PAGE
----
Emergency Physicians Monthly has an important debate between ACEP President David Seaberg and EP Monthly founder Mark Plaster about the “Choosing Wisely” program. Choosing Wisely is being pushed by the ABIM Foundation as a way to get specialty societies to label certain tests as “unnecessary” or of questionable benefit. I side with Dr. Seaberg in this argument. I disagree with the concept some people advance that we ...

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Republicans and Democrats don’t agree on much about Medicare, except for getting rid of the fee-for-service system for paying doctors. “If reducing the growth of Medicare spending to sustainable rates and moving away from fee-for-service are ‘ending Medicare as we know it,’ then both parties have embraced that goal, writes former OMB Budget Director Alice Rivlin in a Daily Beast commentary. “Paying providers on a fee-for-service basis offers incentives to ...

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The gynecologist made several incisions and inserted the laparoscope. With the help of her surgical team of nurses, students and anesthesiologists, she removed the patient’s uterus, which had been bleeding uncontrollably for the past six months despite aggressive medical therapy. The price tag of the procedure? Around $6,000. Meanwhile in a nearby hospital, another gynecologist removes another woman’s uterus, in a procedure no more complicated or time consuming than the first ...

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Atul Gawande, MD, is a technophile and a believer in the checklist, and he yokes these ideologies to an attractive metaphor in his newest essay for the New Yorker. The article is worth reading in its entirety, but it can be easily paraphrased. The Cheescake Factory, like other successful restaurant chains, has "brought chain production to complicated sit-down meals." They've done it by far-reaching standardization of the best possible ...

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Recently, I discovered the statewide report on quality of stroke care in Massachusetts.  It’s a plain document, mostly in black and white, much of what you might expect from a state government report.  Yet, this 4-page document is a reminder of how we have come to accept mediocrity as the standard in our healthcare delivery system. The report is about 1,082 men and women in Massachusetts unfortunate enough to have ...

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I once thought that only the federal government in Washington could effect changes that would impact the cost of health care in the United States, especially with so much attention on the recent Supreme Court decision on the 2010 health care reform law. But now I think differently. Now I believe that emboldened employers in places like Memphis can use their clout. They can influence insurers and work directly with doctors ...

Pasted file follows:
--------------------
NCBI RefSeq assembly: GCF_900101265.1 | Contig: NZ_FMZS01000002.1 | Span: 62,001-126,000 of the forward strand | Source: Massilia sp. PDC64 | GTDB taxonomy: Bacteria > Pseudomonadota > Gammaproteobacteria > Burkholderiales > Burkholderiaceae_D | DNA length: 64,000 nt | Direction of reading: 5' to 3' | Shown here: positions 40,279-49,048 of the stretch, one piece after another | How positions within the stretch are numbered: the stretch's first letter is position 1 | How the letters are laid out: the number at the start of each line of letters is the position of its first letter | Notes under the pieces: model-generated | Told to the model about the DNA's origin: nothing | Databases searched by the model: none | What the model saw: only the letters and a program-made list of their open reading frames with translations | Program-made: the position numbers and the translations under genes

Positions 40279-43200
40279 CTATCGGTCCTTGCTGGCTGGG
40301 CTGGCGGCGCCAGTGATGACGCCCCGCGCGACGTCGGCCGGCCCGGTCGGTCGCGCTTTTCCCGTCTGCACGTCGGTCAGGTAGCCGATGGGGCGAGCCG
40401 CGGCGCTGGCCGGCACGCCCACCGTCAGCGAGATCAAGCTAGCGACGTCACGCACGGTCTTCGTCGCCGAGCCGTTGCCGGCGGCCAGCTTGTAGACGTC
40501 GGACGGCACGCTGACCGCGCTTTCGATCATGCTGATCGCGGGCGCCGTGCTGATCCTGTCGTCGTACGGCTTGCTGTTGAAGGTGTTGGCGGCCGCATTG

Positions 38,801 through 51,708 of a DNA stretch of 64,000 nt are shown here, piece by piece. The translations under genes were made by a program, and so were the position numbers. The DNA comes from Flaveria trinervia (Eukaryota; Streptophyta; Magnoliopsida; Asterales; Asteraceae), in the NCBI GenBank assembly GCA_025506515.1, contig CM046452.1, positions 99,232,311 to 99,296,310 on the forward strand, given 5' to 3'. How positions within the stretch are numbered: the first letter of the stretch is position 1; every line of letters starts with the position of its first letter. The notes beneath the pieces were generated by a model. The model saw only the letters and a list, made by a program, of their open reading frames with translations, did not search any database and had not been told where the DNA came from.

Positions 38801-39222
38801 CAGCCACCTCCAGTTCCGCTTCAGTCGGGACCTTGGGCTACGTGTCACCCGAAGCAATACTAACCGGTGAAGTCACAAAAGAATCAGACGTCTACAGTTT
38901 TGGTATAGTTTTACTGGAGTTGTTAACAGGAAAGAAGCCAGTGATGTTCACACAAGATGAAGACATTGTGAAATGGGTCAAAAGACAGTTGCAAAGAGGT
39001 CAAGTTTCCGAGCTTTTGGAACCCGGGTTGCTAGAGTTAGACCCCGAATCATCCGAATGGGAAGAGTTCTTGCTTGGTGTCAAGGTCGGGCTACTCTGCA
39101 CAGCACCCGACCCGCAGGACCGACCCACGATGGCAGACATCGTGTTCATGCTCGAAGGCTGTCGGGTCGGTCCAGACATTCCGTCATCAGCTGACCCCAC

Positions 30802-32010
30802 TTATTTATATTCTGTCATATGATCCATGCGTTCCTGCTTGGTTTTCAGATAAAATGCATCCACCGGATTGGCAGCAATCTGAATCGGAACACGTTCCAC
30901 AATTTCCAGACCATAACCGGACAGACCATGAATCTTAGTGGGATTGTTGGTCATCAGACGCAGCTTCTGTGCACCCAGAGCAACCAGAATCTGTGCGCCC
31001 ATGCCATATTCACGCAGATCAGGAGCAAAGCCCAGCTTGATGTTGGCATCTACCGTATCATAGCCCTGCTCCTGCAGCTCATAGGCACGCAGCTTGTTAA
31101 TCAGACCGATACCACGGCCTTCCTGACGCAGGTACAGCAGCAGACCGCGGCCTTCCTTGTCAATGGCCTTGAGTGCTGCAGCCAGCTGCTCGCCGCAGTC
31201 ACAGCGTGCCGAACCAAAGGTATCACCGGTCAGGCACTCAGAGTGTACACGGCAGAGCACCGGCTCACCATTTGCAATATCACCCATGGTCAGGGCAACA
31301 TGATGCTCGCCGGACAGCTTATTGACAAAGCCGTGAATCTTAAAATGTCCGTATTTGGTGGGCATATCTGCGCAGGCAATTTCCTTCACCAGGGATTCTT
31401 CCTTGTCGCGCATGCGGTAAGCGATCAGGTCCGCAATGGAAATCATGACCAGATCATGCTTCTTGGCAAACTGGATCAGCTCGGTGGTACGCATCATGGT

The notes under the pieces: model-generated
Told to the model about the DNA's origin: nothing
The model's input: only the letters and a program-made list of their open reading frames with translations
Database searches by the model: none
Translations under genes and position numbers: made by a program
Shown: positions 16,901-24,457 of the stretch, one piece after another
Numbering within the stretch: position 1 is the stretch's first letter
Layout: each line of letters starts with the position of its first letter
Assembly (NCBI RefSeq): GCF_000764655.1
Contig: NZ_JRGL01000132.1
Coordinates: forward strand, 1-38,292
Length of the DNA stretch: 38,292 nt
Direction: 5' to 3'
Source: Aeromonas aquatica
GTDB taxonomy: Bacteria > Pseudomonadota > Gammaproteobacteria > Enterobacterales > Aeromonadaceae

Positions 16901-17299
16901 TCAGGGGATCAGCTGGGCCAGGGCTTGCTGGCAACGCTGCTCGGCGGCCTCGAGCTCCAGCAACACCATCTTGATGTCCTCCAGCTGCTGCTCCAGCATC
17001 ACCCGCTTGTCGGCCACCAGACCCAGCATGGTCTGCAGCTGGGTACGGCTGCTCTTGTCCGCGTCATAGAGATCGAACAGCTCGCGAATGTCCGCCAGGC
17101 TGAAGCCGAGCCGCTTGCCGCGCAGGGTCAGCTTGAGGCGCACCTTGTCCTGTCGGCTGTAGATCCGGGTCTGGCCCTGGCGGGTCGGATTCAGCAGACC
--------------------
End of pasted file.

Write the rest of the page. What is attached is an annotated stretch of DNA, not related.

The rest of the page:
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I want to ration your health care. Well, I don't want to do it personally, and not to you specifically. And that's the problem. Policies on the individual and societal levels feel very different. We are not culturally prepared for "rational" rationing. We're happy to do it irrationally; if you don't have insurance, you're probably not going to get proton beam therapy for your prostate cancer. Someone might be willing ...

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“Health care costs are sky-rocketing!” “The percentage of the U.S. GDP devoted to heath care costs is the highest in the world.” “The cost of Medicare is unsustainable.” For most of us, the cost of health care (i.e., the dollars required by the system to produce and deliver care) isn’t what brings us the most anxiety. It’s when we’re patients or helping a loved one find care that so many of us are deeply ...

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Recently a neighbor backed into my car while I was leaving a food store. The damage was minimal, but she offered to have her insurance company pay for the repair. After contacting the company, I was offered several body shops, and chose the one closest to my home.  The work was completed in only two days, and while it was in the shop, I decided to also have some dents ...

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The American Academy of Family Physicians (AAFP) recently issued a new report describing its vision of primary care's future. Not surprisingly, the report talks about medical homes, with patient-centered, team-based care. More surprisingly, though, it makes a point to insist that physicians, not nurse practitioners, should lead primary care practices. The important questions are whether nurse practitioners are qualified to independently ...

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